Although there had been settlements in the area and in the neighboring Tauber valley for many centuries before, the official history of Rothenburg is generally thought to date from the 10th century with the construction of a castle in an easily-defensible position above the River Tauber.

The original line of rulers died out and so the castle and neighboring town came into the hands of the Hohenstaufen Emperors of Germany, who granted it an official town charter in the 12th century.

The town walls and many of the buildings which still exist were constructed during the next century (in fact, rapid expansion meant that a new outer wall had to be constructed within 30 years of the former city walls being finished) and the town was granted the position of a Free Imperial City.

Despite these fortifications (or perhaps they are a sign of the times) Rothenburg has a tortuous history of wars and alliances, ranging from involvement in wars between the counts and princes, followed by enthusiastic participation in the Peasants' War (which led to mass executions in the market place).

The subsequent Thirty Years' War gave the legend of the "Meistertrunk" to Rothenburg - the town mayor is supposed to have quaffed a massive tankard of local wine as part of a bet to save the Protestant town from pillaging by Catholic forces. In fact, the town was forced to pay a massive amount of money and goods as a bribe to pay off the opposing forces after pleas from the children and womenfolk of the town.

A play was developed around the legendary events towards the end of the 19th century - the town had long since become part of Bavaria - which helped to market the town's medieval charms and led to the interest in the history and appearance of Rothenburg on an international level and to restrictive laws being introduced to control changes to the "look" of the historic centre.

This was part of the reason for the relative preservation of the town from the destruction experienced by many other places in the Second World War. Although the town was bombed from the air, ground commanders on both sides hesitated to attack or defend with full force as the war came to an end, according to Romantic Road.

4. Phantasialand Brühl, North Rhine-Westphalia

Photo: Wikipedia
Photo: Wikipedia

Phantasialand is a theme park in Brühl, North Rhine-Westphalia, Germany that attracts approximately 2 million visitors annually. The park was opened in 1967 by Gottlieb Löffelhardt and Richard Schmidt. Although starting as a family-oriented park, Phantasialand has also added thrill rides, especially during recent years. Furthermore, following the example of Europa-Park, they have decided to attract business customers beside the regular ones, calling it "Business to Pleasure".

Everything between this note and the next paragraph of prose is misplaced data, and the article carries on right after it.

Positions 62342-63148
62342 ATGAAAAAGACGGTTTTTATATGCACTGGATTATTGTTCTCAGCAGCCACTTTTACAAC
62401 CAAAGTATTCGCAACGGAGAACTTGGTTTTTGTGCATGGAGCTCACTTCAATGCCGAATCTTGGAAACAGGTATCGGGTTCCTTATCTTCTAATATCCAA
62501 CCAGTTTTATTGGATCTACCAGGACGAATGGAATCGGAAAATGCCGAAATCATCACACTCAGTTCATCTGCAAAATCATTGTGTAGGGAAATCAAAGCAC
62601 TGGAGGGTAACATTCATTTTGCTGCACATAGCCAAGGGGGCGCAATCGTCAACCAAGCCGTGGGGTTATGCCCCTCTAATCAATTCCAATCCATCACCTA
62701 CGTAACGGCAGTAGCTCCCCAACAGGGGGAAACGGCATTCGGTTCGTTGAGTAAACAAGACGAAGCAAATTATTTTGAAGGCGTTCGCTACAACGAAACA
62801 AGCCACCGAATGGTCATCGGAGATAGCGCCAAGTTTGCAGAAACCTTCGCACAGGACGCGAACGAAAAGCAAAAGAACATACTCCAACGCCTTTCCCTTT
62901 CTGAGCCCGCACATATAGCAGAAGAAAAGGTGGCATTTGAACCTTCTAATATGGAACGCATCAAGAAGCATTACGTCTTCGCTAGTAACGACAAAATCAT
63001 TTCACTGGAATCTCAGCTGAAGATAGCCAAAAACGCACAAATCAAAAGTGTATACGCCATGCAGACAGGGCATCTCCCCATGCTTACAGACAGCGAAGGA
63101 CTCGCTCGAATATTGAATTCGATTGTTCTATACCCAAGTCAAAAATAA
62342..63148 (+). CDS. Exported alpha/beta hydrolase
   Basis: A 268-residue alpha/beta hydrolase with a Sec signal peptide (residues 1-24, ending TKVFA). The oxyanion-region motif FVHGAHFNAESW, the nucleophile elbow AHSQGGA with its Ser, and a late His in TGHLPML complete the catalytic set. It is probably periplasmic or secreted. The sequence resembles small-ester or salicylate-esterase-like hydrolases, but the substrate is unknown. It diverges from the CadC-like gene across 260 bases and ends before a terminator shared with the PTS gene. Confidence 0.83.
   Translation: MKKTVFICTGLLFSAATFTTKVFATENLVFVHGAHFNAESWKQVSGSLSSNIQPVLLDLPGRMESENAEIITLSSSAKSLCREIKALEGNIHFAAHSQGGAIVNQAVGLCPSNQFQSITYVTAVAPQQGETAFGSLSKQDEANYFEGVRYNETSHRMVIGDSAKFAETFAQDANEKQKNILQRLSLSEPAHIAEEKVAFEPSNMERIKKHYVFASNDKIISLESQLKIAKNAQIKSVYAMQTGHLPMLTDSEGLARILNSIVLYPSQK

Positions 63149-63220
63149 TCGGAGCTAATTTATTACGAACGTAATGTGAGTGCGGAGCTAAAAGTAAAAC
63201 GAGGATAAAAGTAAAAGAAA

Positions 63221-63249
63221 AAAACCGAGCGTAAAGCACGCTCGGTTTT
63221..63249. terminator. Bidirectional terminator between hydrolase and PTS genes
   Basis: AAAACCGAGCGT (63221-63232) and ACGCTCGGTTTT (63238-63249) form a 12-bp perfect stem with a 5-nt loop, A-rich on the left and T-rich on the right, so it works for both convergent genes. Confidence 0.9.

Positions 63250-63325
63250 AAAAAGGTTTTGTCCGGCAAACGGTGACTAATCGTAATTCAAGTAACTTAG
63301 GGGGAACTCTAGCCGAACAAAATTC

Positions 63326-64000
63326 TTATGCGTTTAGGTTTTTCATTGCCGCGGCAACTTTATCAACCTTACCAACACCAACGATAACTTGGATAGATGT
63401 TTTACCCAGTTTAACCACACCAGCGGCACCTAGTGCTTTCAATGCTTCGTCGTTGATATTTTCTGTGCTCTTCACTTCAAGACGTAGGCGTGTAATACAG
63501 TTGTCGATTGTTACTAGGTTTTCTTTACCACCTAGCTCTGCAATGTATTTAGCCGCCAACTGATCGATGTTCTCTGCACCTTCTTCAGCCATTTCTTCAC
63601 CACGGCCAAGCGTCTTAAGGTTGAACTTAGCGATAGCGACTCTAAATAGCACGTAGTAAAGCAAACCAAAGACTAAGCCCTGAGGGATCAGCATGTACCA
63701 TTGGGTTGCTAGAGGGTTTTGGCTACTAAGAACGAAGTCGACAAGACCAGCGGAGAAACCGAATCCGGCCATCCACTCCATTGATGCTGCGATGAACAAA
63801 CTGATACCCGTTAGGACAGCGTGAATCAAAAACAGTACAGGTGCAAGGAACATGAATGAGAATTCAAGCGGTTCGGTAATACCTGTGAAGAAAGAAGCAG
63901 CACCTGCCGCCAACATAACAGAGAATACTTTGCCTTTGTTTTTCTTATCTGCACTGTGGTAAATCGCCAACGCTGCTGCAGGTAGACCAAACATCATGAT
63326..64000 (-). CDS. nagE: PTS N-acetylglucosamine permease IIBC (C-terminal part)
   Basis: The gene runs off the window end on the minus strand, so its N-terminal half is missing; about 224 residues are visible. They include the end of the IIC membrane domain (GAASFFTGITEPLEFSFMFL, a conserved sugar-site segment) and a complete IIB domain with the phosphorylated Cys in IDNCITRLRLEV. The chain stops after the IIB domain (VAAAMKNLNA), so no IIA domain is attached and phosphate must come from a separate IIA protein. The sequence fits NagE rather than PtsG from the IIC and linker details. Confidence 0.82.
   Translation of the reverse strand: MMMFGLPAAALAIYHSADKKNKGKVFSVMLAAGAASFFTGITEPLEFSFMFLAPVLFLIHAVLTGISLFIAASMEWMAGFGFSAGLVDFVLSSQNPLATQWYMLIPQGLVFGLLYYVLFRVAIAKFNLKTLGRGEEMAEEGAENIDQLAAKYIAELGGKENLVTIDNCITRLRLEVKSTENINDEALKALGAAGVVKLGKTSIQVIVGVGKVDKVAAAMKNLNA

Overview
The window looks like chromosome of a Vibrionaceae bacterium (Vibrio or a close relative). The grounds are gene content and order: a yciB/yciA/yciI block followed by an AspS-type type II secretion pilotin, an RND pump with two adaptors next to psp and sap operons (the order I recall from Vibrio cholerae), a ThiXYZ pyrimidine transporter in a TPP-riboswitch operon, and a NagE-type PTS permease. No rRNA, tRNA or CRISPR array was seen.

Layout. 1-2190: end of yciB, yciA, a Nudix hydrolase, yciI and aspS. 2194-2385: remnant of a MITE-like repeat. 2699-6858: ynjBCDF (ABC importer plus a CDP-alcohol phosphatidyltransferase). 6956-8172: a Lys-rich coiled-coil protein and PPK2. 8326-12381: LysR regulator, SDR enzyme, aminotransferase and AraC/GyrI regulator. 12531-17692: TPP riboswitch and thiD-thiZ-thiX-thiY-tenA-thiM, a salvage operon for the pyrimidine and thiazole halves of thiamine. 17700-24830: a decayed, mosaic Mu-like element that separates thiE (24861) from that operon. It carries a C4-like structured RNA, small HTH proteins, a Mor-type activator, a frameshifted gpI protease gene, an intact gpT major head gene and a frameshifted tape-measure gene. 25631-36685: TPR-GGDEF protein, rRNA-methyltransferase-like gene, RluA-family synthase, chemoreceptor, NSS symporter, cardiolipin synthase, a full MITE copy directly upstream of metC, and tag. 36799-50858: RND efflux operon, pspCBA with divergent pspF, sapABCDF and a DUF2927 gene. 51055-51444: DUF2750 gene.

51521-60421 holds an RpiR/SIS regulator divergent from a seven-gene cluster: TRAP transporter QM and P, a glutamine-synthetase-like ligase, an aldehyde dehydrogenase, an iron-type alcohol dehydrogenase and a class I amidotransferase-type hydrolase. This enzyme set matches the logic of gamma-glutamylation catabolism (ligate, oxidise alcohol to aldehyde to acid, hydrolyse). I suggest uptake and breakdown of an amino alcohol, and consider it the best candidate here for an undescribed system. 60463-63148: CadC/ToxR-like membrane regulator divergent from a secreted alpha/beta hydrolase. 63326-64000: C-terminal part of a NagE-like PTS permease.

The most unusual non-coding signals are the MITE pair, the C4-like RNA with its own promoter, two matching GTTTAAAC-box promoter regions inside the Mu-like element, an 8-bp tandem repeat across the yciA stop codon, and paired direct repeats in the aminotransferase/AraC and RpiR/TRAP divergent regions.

Phantasialand is known for its high attention to detail in its theming and introduces new attractions more often compared to other theme parks to compensate for its small area and regularly is voted one of the best parks in the world.

Among the park's thrill rides are Taron (the world's fastest multi-launch coaster), Black Mamba (a Bolliger & Mabillard inverted coaster), and a themed Mine Train roller coaster called Colorado Adventure, which runs among some mountains in the park's Wild West section and was opened by Michael Jackson.

3. Schloss Neuschwanstein, Schwangau, Bavaria


The castle was built in 1869 and partially completed in 1886 when King Ludwig II mysteriously died in Lake Starnberg. Since then, it is opened to all visitors around the world and earmarked as the Landmark of Germany, one of the most popular tourist attractions in Germany.

The name Neuschwanstein appears for the first time in a document from 1397. However today's Hohenschwangau was built at this time below the present-day Neuschwanstein Castle in the district of Hohenschwangau.

The Crown Prince and later King Ludwig II spent his childhood in Hohenschwangau Castle. Through many hikes and walks around the ruins of the front and of the back Hohenschwangau, he discovered the later site for his first castle. In 1869 construction commenced of the Neuschwanstein Castles.

The castle was built of stone construction and with other types of rock. The white limestone facade surfaces came from the nearby quarry, Alter Schrofen, from the district of Schwangau Alterschrofen.

When King Ludwig II died on 13th June 1886, the Neuschwanstein Castle had not yet been completed and the construction work continued until 1892.

Just six weeks after the death of King Ludwig II the castle opened again for visitors. In the first eight weeks, around 18.000 people visited the castle. Today the castle attracts some 1.5 million visitors a year.